My June of 2006 things were reaching a very bad place. I was only weeks away from finalizing the divorce (and gaining full custody of my son). But at the end of June I was told that I would be deploying to the National Training Center for training in preparation for a second Iraq deployment. Our deployment to NTC was scheduled for early July, preventing me from protecting my son. I as devastated and both my physical and mental health deteriorated. I begged and pleaded with my leadership to no avail. My life turned into a nightmare. I felt like I had to leave before things got worse. In a time of extreme emotional distress, I left my unit and went AWOL. A short time later I went to Canada where I sought legal status based on my family hardship and my moral objections to further participation in war. After I left, Child Protective Services ended up removing my son from his mother. I unfortunately was unable to gain custody myself due to my legal status with the Army. It is this aspect of my story that I regret most. I can only say that had lost all faith in the legal system to do the right thing.


While in Canada I tried to live my life as best I could. In the coming years, I formed a new family (with my Canadian common-law spouse, I had two new children). I always grieved the circumstances of why I had to leave, but I felt betrayed by the Army. I had felt that I had been required to put my own moral concerns aside to deploy the first time (doing this out of a sense of obligation to my oath and to my comrades), but when I later faced a terrible family crisis, the Army abandoned me.


By the summer of 2012 I made the decision to return to the US. I had completed the first stage of being sponsored for legal residency in Canada (based on my family ties in Canada) so I was not deported. But I made the decision to come back anyway because I wanted to take responsibility for my actions and not be separated from my extended family. I wanted my children to grow up getting to see their grandparents and their aunts and uncles in the United States. In July I returned to military custody and was eventually sent back to Fort Carson. I continued to serve (doing whatever jobs were asked of me) from July 2012-March 2013. I sought an administrative discharge in lieu of court-martial but my request was denied. Today I will be pleading guilty to the charge of desertion.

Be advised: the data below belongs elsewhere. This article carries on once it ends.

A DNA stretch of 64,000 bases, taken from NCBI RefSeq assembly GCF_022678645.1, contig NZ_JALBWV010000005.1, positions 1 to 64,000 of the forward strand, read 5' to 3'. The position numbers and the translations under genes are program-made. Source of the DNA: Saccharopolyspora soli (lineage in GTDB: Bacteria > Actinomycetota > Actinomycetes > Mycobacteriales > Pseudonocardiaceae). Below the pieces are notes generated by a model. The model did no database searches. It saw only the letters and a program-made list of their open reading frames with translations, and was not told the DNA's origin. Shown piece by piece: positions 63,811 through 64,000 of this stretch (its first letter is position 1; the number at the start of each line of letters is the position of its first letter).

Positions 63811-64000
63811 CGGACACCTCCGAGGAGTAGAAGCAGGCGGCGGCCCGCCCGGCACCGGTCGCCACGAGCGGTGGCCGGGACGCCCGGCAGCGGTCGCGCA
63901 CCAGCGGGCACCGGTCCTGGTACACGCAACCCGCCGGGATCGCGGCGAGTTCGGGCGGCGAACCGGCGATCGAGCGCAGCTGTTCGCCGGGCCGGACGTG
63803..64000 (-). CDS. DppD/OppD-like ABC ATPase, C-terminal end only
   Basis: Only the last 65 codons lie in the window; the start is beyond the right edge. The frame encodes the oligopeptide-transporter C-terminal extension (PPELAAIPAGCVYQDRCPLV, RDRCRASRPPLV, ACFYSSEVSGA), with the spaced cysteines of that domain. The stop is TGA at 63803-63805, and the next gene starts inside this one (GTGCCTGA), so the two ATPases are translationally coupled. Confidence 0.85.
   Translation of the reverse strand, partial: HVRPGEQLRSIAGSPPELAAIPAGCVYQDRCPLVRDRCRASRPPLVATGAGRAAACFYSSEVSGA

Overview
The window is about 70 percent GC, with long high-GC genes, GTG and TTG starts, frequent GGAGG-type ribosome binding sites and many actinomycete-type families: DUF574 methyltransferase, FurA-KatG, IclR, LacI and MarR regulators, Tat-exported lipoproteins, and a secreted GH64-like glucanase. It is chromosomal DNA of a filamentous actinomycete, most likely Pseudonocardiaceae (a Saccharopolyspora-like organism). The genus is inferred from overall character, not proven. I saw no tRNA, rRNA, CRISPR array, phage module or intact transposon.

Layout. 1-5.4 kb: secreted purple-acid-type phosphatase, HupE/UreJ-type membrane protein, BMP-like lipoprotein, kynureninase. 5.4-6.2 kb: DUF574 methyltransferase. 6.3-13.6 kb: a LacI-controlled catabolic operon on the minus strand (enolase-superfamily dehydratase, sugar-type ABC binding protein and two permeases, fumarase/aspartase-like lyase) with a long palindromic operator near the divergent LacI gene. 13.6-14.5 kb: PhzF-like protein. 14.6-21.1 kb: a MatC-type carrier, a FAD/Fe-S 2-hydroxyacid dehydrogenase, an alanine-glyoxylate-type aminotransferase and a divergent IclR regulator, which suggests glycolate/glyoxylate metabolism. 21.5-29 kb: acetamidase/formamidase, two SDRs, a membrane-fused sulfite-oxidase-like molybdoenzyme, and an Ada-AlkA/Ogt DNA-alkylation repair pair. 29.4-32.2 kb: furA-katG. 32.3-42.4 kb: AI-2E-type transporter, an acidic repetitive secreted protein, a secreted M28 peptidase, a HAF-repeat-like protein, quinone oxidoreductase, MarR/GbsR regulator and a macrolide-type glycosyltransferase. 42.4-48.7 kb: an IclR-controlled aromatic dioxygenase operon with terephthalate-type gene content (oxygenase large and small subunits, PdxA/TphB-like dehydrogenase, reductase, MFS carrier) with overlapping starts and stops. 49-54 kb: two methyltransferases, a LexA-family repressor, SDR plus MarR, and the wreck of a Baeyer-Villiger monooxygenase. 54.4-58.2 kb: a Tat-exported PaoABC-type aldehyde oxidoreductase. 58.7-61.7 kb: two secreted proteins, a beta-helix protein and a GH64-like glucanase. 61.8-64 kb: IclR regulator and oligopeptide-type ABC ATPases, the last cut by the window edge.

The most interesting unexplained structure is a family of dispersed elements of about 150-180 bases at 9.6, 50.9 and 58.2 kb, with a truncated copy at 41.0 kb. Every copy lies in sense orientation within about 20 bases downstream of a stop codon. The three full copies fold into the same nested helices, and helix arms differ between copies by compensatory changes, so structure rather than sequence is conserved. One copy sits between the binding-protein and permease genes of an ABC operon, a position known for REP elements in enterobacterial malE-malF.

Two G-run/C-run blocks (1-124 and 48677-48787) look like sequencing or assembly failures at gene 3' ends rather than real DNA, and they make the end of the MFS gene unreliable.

A few hours after Justin Colby wrote this, he was sentenced to 15 months in confinement, a bad conduct discharge, reduction to the lowest rank (E-1) and loss of all pay allowances (despite the fact this income is desperately needed to support his family), however, thanks to a sealed pre-trial plea agreement SPC Colby will only be serving a 9 month prison sentence.(Unlike the civilian system, military defendants who have a plea deal receive the lesser sentence of either the pre-agreed terms or what the judge thinks the sentence should be)


Justin Colby is currently being held in the county jail in Colorado Springs awaiting transport to military correctional facility. Justin will, however, have the opportunity (likely in 3-6 months) to request clemency from the commanding general of Fort Carson. We are asking for friends, family and supporters of Justin Colby to write letters to the general asking that Justin be given an early release form prison so he can be back with his family. We do ask that all letters be respectful.


Please send all letters to:


Maj. General Paul J. LaCamera

Public Affairs Office

1626 Ellis Street

Ste. 200, Bldg.118

Fort Carson, CO 80913, USA

Fax: 1-719-526-1021


Please also copies of the letters to Justin Colby’s civilian attorney (this is important because we need copies of the letter to submit in the formal clemency process). These copies can be sent to:


James M. Branum

Attorney at Law

PO Box 721016

Oklahoma City, OK 73172

Fax: 1-866-757-8785

Email: girightslawyer(at)gmail(dot)com


We will be posting an address (at where supporters can write Justin Colby once we know what military prison he is sent to (likely in early-Mid April). Until then he is being held at the El Paso County Criminal Justice Center in Colorado Springs, Colorado. His mailing address at the CJC is as follows (guidelines for letters can be found here):


Justin Raymond Colby – # 1300004791

Criminal Justice Center

2739 E. Las Vegas St.

Colorado Springs, CO 80906-1522


For further updates on Justin Colby, please go to: (coming soon)

Winter Soldier hearings set for Austin, TX on Feb. 28

Published by:

OCC is thrilled to be working with IVAW and the Oklahoma Chapter of the National Lawyers Guild to help organize and promote Winter Soldier Austin, hearings using testimony from soldiers to tell the realities of the war in Iraq. Several of our members will be participating, either by providing testimony, providing support services, or live-blogging the proceedings.

Background on Winter Soldier here.

We are outreaching to Iraq War vets in Oklahoma who would be willing to testify at the hearings. Please use the contact form on this site to email us.

if you can help us support these vets, and get them to Austin for testimony, donations would be much appreciated.


WHAT: Winter Solder – South Central Region, Eyewitness Accounts by Iraq Veterans Against the War

WHO: Iraq Veterans Against the War (IVAW), with support from many local groups

WHEN: Saturday, February 28, 1PM-5PM